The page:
West Texas Intermediate crude fell for a second day as purchases of new U.S. homes missed forecasts, raising concern that fuel demand may slow in the world’s leading consumer of oil.
Prices dropped the most in two weeks. Home sales decreased 7 percent to a 414,000 annualized pace in December, the Commerce Department reported, lower than any estimate of economists surveyed by Bloomberg. WTI also declined on speculation the Federal Reserve will decide to curb stimulus further at a meeting this week.
“The U.S. economy is not as strong as people thought and the perception of demand is weak,” said Gordy Elliott, a risk-management specialist at Intl FC Stone LLC in St. Louis Park, Minnesota. “There is anticipation that the Fed will lessen stimulus.”
WTI for March delivery slid 92 cents, or 1 percent, to end at $95.72 a barrel on the New York Mercantile Exchange, the biggest one-day decline since Jan. 13. Volume was 9.1 percent below the 100-day average. Prices climbed 2.4 percent last week.
Brent for March settlement declined $1.19, or 1.1 percent, to end at $106.69 a barrel on the ICE Futures Europe exchange. The volume of all contracts traded was 15 percent below the 100-day average. The spread between WTI and Brent widened to $10.97 a barrel from $11.24 in the previous session.
The December home sales number followed a 445,000 rate in November that was revised from 464,000, the Commerce Department reported. The median forecast of analysts surveyed by Bloomberg for last month’s home sales was 455,000.
The Fed said Dec. 18 that it’s paring monthly purchases to $75 billion a month from $85 billion. Policy makers will gather tomorrow and Jan. 29 to consider the next step in their strategy of gradually reducing the pace of the bond buying.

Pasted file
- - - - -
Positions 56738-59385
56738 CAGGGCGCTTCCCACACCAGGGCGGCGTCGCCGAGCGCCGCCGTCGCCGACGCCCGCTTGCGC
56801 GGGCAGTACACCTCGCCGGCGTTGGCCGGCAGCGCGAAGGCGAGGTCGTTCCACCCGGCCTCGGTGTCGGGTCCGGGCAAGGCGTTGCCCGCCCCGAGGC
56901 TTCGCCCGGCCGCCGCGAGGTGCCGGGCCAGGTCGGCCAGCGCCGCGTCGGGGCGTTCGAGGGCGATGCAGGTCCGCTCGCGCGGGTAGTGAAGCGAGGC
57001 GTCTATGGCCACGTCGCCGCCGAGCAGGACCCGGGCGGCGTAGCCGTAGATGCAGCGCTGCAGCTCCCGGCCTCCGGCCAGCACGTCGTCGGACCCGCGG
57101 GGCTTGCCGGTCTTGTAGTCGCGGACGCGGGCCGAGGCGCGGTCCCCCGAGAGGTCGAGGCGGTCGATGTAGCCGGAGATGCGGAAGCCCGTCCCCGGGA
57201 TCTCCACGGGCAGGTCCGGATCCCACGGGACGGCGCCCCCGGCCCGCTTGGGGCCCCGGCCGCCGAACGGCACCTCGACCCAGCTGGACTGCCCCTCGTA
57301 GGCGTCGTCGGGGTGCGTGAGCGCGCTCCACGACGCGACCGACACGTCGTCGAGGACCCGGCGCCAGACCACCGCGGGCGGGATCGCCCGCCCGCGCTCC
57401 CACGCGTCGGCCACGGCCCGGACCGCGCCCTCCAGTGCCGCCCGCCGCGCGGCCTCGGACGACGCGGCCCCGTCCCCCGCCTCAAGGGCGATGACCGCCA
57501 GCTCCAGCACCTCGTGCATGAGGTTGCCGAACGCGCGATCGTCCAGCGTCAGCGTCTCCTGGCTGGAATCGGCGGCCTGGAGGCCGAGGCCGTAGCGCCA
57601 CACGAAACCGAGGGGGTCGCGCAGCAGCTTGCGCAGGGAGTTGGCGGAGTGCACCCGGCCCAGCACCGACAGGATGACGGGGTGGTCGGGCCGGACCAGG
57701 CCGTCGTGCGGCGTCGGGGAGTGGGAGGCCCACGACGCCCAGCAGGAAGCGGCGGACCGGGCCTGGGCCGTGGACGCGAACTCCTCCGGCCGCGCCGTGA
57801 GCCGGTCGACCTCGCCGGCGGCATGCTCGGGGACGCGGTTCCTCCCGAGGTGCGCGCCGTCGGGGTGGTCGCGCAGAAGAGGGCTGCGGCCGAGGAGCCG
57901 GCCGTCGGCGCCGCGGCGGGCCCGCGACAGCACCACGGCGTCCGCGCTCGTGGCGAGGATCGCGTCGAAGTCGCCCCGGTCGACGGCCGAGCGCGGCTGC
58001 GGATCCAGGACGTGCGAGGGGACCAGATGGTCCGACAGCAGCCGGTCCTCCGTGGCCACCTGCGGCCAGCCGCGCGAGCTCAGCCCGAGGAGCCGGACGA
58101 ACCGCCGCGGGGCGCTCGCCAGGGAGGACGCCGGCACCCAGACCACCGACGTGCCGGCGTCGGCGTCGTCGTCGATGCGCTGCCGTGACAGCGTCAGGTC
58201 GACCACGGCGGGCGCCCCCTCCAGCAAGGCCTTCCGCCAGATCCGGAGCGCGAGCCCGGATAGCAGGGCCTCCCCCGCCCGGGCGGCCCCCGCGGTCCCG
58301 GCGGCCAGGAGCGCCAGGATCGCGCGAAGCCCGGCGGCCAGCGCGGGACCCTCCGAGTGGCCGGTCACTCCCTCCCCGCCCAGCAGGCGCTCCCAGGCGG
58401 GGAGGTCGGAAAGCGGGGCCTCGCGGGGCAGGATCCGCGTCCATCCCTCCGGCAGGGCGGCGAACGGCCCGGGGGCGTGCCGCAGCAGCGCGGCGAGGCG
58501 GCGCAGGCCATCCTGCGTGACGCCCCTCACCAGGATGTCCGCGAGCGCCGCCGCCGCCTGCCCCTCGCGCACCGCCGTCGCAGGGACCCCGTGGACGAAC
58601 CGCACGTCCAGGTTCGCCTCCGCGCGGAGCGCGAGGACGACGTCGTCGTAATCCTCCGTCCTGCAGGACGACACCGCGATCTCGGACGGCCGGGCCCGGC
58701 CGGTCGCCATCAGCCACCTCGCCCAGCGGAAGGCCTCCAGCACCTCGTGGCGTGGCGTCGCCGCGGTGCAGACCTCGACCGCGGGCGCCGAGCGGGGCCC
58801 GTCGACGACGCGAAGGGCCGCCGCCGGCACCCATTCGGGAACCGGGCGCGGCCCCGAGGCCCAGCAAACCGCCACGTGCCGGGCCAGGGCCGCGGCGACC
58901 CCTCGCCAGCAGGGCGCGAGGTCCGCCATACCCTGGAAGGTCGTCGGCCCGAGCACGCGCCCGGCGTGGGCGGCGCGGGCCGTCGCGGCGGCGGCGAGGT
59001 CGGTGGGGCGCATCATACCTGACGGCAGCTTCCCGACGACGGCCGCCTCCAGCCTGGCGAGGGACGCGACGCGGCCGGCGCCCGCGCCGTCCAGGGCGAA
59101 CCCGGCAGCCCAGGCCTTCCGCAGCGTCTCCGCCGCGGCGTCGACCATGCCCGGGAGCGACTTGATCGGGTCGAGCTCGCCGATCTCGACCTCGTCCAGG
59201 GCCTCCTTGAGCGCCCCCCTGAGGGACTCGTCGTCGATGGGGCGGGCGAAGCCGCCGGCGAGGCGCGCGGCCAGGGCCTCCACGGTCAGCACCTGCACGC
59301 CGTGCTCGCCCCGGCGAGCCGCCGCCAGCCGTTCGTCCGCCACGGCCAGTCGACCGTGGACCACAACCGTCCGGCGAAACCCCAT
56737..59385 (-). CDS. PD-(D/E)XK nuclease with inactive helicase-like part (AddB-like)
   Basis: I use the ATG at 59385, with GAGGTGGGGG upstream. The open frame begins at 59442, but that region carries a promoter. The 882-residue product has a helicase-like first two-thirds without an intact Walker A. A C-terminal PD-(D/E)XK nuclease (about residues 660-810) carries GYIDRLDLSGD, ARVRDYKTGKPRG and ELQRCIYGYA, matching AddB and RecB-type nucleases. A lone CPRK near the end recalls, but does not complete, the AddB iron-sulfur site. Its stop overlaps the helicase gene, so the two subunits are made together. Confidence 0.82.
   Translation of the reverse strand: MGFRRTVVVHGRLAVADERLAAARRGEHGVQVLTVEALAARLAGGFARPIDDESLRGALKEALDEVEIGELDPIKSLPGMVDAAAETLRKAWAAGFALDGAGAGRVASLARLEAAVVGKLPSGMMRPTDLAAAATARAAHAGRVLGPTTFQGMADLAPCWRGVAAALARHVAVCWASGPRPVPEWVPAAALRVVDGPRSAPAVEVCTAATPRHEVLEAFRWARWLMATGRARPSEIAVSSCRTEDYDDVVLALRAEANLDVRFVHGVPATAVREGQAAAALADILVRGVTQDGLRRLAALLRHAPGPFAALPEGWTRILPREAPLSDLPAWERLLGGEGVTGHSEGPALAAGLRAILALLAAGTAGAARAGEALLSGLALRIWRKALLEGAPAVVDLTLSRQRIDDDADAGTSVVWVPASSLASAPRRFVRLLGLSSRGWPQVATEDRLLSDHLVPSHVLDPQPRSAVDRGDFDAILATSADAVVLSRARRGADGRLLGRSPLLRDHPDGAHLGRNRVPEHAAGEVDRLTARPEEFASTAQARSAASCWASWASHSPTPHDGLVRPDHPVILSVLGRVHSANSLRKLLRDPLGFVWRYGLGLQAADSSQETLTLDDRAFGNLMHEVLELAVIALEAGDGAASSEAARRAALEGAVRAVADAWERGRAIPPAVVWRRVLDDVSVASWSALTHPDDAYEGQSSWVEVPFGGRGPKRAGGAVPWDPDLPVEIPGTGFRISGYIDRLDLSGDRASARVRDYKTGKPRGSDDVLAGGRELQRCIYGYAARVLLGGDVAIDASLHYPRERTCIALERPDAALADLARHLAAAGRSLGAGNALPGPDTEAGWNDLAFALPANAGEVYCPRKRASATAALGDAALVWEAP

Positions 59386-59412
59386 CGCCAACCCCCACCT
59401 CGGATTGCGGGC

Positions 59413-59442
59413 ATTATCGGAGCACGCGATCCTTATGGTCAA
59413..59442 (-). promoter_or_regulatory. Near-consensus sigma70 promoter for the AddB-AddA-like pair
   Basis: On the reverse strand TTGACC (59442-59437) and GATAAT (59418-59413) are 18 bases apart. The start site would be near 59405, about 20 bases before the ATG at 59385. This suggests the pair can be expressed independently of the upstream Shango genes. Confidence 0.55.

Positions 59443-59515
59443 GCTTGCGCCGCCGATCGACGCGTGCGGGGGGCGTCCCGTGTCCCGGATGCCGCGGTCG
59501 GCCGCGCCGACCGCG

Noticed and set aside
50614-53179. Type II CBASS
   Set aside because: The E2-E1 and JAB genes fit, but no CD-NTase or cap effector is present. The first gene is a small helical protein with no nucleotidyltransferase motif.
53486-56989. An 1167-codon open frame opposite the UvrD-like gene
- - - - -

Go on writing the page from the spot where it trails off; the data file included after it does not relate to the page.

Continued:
“The U.S. economy is stagnant and I am not terribly optimistic about it,” said Tom Finlon, Jupiter, Florida-based director of Energy Analytics Group LLC. “There is some concern that without the Fed stimulus, stocks and oil will move lower.”
The Standard & Poor’s 500 Index fell as much as 1 percent to the lowest level of 2014 before rebounding to gain 0.1 percent at 2:55 p.m.
“Equities are keeping a headwind on oil,” said Bill Baruch, a senior market strategist at Iitrader.com in Chicago.
Total petroleum consumption in the U.S. averaged 18.8 million barrels a day in the four weeks ended Jan. 17, the Energy Information Administration reported last week. That’s the lowest level since Oct. 18.
The U.S. will use 18.9 million barrels a day of oil this year, according to an EIA estimate.
Inventories of crude oil rose for the first time in eight weeks to 351.2 million barrels in the week of Jan. 17, the Energy Department’s statistical arm said. Stockpiles at Cushing, Oklahoma, the delivery point for WTI, increased for a third week to 41.6 million.
Cushing supplies may fall with TransCanada Corp. (TRP)’s start of the southern leg of the Keystone XL pipeline, which links the hub with the Gulf Coast. The line is initially transporting 288,000 barrels of light, sweet crude a day to Nederland, Texas, executives said on Jan. 22. Flows will rise over the course of the year toward its 700,000-barrel capacity.
“Cushing supplies may start falling, but inventories in the Gulf Coast may increase,” said Phil Flynn, senior market analyst at the Price Futures Group in Chicago.
Hedge funds and large speculators increased bullish crude oil wagers by 781 futures and options combined in the week ended Jan. 21, or 0.3 percent, to 230,503. That’s the first increase in three weeks.
Implied volatility for at-the-money WTI options expiring in March was 20.1 percent, up from 18.4 percent Jan. 24, data compiled by Bloomberg showed.
Electronic trading volume on the Nymex was 412,882 contracts at 2:33 p.m. It totaled 493,442 contracts on Jan. 24, 2.7 percent lower than the three-month average. Open interest was 1.59 million contracts, the lowest level in almost a year.
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